To qualify for most rental assistance programs a renter must earn no more than 50% of the Area Median Income (AMI). In some cases, rental assistance is reserved for renters earning 30% or less of the AMI. In Los Angeles County, to qualify for Section 8 assistance, a renter household containing four persons must earn $43,400 or less. For some targeted rental assistance programs, a renter household of four can’t earn more than $26,050.

It’s important to remember that in many rental assistance programs there are minimum rent regulations requiring assistance recipients to make a minimum payment of between $25 and $50 per month no matter how low their income.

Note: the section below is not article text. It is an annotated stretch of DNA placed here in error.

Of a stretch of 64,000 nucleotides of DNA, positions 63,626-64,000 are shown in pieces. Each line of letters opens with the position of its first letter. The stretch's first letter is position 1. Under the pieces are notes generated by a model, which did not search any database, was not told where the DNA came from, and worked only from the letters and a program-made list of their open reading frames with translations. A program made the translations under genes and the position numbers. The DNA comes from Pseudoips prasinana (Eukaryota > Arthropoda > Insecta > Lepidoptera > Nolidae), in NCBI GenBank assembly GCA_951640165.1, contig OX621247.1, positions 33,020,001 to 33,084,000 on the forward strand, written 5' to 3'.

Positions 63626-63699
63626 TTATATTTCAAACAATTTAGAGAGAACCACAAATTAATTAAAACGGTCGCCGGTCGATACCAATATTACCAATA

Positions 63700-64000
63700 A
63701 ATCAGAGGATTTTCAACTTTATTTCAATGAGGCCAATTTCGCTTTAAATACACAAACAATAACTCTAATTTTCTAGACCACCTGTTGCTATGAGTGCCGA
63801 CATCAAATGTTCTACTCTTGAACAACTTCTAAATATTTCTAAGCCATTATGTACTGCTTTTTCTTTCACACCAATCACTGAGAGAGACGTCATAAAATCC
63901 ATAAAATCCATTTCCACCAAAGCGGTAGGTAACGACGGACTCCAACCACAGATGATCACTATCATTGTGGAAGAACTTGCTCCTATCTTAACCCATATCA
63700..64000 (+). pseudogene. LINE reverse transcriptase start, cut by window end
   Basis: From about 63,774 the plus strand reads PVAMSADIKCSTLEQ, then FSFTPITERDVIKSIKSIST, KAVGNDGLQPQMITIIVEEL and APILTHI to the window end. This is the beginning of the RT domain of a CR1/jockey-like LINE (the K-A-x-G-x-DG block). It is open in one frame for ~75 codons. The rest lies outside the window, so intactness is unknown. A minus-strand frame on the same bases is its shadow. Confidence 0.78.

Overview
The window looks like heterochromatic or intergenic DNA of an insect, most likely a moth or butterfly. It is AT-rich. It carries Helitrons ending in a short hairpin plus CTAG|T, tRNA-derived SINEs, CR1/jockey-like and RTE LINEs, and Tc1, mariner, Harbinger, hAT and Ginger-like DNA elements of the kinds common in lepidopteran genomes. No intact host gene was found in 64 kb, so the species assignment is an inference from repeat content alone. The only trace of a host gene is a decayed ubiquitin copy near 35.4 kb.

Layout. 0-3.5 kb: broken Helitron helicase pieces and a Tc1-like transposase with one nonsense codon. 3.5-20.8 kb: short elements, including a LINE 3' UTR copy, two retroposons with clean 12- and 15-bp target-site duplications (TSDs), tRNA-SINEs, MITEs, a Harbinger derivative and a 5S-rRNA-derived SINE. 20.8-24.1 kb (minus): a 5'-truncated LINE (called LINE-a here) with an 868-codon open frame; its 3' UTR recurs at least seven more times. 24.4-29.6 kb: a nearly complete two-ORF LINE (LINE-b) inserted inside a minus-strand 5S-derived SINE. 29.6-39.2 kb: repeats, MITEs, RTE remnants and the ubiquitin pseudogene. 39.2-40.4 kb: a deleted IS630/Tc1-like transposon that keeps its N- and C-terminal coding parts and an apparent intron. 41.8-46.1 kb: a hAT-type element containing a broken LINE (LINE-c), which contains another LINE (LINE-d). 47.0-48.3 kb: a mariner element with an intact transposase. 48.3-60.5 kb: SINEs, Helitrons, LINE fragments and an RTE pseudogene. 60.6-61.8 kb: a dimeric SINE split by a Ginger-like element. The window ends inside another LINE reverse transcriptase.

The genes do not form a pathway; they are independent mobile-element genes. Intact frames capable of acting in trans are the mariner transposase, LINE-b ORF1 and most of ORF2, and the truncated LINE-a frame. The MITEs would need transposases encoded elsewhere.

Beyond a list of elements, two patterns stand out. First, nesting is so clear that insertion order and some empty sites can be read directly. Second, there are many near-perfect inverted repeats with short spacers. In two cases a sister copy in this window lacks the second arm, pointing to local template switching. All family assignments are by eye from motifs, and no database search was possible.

HUD Assistance Income Limits


Income Limits

All affordable housing programs provided by or through the government have maximum income limits to qualify for assistance. These income limits are typically derived from the Area Median Income (AMI), the theoretical family income of the average household in a given geography.

The AMI is updated each year for each geographical area taking into consideration numerous economic indicators. The geographical areas used for establishing the AMI are either Metropolitan Statistical Areas (MSA’s) or counties.

Los Angeles County is in the Los Angeles-Long Beach, CA HUD Metro FMR Area MSA. The 2016 Area Median Income for a family of four in Los Angeles County is $62,400.

The income limits used for Section 8, public housing, Low Income Housing Tax Credits. the HOME program and other Federal programs all are derived from the HUD defined AMI.

Low Income Housing Tax Credit Income Limits